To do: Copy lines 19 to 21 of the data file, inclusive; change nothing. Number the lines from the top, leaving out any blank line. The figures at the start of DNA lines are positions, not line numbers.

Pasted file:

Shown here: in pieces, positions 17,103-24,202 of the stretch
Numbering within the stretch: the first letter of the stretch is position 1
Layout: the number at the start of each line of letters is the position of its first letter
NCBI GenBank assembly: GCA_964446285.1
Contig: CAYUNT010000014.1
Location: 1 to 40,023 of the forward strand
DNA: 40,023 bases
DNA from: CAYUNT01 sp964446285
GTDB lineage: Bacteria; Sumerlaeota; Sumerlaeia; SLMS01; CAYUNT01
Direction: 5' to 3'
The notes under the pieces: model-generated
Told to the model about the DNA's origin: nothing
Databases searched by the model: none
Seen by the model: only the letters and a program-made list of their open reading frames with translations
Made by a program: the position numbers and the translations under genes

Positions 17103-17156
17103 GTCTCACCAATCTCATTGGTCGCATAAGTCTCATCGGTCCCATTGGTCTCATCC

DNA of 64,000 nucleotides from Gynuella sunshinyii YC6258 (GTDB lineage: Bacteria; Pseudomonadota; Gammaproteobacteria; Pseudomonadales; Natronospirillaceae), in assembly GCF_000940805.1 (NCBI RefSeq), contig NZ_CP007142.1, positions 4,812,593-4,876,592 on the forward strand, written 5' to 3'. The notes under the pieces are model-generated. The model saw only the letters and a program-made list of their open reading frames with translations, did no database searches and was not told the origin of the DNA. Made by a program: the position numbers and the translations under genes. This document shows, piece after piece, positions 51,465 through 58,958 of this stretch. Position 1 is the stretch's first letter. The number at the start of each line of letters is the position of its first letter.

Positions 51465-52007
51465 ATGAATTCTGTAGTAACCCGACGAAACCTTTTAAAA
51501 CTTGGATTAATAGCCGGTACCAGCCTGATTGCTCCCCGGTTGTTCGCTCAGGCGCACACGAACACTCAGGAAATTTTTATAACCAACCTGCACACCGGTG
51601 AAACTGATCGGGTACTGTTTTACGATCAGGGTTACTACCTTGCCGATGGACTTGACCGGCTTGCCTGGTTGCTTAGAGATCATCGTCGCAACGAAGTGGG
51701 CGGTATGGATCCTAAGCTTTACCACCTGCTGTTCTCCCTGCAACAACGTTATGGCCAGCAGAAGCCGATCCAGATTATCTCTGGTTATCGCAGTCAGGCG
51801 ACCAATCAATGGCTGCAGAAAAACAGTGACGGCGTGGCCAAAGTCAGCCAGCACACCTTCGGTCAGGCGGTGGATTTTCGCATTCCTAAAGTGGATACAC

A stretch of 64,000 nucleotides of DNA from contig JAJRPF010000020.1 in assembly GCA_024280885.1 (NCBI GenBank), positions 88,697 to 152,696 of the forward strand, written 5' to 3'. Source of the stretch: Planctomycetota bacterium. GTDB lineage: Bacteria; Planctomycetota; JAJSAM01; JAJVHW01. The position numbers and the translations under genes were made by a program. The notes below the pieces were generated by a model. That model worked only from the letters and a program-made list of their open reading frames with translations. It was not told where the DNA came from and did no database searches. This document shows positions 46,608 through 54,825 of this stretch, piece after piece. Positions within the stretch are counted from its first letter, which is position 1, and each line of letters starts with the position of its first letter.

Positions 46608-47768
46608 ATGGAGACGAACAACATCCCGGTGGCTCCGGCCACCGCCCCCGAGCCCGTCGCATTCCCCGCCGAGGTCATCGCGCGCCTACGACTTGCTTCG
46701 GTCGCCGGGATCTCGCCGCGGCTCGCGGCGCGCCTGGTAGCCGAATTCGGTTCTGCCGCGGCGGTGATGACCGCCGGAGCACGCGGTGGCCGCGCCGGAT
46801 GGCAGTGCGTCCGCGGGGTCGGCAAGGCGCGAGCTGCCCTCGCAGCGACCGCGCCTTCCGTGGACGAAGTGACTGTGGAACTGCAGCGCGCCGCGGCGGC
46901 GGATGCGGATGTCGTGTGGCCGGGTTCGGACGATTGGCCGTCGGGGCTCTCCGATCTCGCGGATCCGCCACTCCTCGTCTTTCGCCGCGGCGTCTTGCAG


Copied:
Positions 51465-52007
51465 ATGAATTCTGTAGTAACCCGACGAAACCTTTTAAAA
51501 CTTGGATTAATAGCCGGTACCAGCCTGATTGCTCCCCGGTTGTTCGCTCAGGCGCACACGAACACTCAGGAAATTTTTATAACCAACCTGCACACCGGTG